Contrariwise*: (I Don’t Want No) Satisfaction Survey

Before we get started…

Would you be willing to take a few minutes to answer a brief survey about your experience reading this column?


All right, just kidding about that. But seriously, how annoying are the ubiquitous online “customer satisfaction surveys” that arrive in your email inbox almost immediately following a significant purchase or an encounter with a “service representative”?

You know the ones I’m talking about. Questionnaires that, among other things, ask you to rate your satisfaction on a scale from 1 to 10, with 10 being completely satisfied; or reckon the likelihood of your recommending whatever-it-is-they-do to a friend, ranging from an enthusiastic “highly likely” downward to a damning “never.”

These surveys purport to assist whoever-it-is “to better serve you in the future.” Baloney! They’re asking you to do their marketing research for them — for free. That, or it’s all a sop to make you think they actually value your input — hey, they’re listening! — when they couldn’t actually care less. Either way, they’re mostly a bloody nuisance.

For example, last month I leased a spiffy Chevrolet Cruze, fully loaded, at a local dealership. As it happened, the salesman was knowledgeable, professional, and got me a great deal. Now, I’m all for giving somebody their props for a job well done, so I happily answered an email survey I received about a week later and let GM know how nicely things had transpired.

These customer satisfaction surveys purport to assist whoever-it-is “to better serve you in the future.”

Mere days after that, I was sent not one but two more surveys, which I set aside. Well, at that point GM began to send me urgent but polite reminders to please complete the surveys which had been sent blah, blah, blah. Eventually I caved and answered them, just so the pestering would end.

In the last year, I’ve also grudgingly answered satisfaction surveys from the cable company, the urologist, the dentist, Macy’s, Best Buy, Wells Fargo, American Express, and more. I’ve also declined plenty of others. After all, what’s the incentive? There’s no reward for your time and trouble, not even a future discount or a token gift card. Am I supposed to be stoked that I’m being asked to contribute my opinion, being given a chance to sound off? My nifty new car took two months to be delivered, which bunged up my finances a bit. Did I ever get a follow-up inquiry or apology for either? Nah.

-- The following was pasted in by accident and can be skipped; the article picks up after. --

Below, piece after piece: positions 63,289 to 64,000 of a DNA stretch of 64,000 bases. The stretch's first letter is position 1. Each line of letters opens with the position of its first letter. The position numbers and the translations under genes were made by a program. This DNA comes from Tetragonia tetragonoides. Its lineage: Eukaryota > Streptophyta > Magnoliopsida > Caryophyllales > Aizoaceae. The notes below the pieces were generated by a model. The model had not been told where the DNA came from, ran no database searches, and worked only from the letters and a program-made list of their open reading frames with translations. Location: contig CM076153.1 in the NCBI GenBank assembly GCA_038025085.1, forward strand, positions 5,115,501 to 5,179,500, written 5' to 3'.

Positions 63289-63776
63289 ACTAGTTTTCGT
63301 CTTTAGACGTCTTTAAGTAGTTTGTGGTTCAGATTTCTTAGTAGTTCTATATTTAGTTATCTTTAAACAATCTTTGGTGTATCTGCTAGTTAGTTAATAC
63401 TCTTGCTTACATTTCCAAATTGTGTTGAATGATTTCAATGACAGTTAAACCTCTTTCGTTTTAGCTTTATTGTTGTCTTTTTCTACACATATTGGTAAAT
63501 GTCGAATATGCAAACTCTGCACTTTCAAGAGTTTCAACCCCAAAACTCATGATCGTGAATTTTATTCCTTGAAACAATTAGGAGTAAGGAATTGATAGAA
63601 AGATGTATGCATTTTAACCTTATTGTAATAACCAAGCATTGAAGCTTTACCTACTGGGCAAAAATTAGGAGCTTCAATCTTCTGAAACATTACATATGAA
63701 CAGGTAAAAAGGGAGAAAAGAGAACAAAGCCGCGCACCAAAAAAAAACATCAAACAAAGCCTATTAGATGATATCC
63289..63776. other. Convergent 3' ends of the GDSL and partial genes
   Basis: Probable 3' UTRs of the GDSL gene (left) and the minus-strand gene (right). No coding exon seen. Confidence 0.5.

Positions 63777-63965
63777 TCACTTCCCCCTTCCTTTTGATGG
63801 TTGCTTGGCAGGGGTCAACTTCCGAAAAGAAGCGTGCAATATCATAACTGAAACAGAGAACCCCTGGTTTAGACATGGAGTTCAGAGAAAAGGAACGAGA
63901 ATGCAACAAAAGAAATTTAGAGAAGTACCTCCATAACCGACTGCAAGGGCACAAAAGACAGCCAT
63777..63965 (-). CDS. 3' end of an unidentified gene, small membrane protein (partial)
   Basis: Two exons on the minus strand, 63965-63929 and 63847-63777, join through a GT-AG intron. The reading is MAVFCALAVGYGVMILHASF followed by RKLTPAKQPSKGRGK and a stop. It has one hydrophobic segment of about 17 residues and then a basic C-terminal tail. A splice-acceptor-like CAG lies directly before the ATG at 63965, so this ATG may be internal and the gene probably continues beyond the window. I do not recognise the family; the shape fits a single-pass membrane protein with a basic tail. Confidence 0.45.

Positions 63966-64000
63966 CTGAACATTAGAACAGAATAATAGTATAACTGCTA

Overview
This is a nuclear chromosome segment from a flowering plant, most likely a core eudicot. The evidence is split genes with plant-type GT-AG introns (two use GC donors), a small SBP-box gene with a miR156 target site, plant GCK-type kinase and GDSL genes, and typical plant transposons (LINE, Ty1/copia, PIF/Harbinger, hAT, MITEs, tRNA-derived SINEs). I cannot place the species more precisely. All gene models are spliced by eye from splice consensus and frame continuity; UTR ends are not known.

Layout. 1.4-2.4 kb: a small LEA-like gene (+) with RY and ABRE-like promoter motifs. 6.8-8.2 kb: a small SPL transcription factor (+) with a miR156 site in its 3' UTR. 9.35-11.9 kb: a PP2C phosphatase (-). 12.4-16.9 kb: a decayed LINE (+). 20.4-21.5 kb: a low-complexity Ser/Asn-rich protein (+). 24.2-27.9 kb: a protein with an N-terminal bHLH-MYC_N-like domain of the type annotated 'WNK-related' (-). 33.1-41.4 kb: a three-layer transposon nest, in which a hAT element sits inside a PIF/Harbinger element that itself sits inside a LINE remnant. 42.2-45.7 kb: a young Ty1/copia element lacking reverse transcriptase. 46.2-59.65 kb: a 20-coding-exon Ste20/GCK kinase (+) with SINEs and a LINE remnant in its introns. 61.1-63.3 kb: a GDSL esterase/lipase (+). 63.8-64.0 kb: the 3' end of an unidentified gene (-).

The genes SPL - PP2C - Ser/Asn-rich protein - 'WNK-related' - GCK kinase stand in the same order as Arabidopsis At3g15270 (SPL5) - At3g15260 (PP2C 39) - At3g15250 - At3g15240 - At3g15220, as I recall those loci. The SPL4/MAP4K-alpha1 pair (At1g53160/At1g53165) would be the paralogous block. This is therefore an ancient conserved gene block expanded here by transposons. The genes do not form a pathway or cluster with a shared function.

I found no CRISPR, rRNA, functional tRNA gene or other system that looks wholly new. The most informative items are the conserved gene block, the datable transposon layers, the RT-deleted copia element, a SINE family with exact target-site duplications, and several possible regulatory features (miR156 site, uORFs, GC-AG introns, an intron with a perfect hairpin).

Probably most obnoxious are the surveys that ask you to describe some aspects of your experience in your own words (as a writer, I especially resent this; I want to get paid for my work) and then want to know if they can “share” your comments with God-knows-who in marketing or sales or whatever.

Listen, at my age, those “10 to 15 minutes to participate” are precious. I don’t want to waste them providing personal information to corporate data geeks to analyze and utilize for who-knows-what purpose. Much better to spend that time calling someone close to you and asking them about their experience today.

The sad fact is there’s no way to hide from the scourge of online customer satisfaction surveys. Anybody you do business with nowadays has your email address and the means to approach you. So, going forward, if I can offer some praise, I will, hoping that it gets heard. Otherwise, I’ll be selective and participate only when I think I’ll be taken seriously.

By the way, if you want to rate this essay, please send your comments to [email protected].

So I can better serve you in the future, of course.

*“Contrariwise,” continued Tweedledee, “if it was so, it might be; and if it were so, it would be; but as it isn’t, it ain’t. that’s logic.”


This article is featured in the September/October 2017 issue of The Saturday Evening Post. Subscribe to the magazine for more art, inspiring stories, fiction, humor, and features from our archives.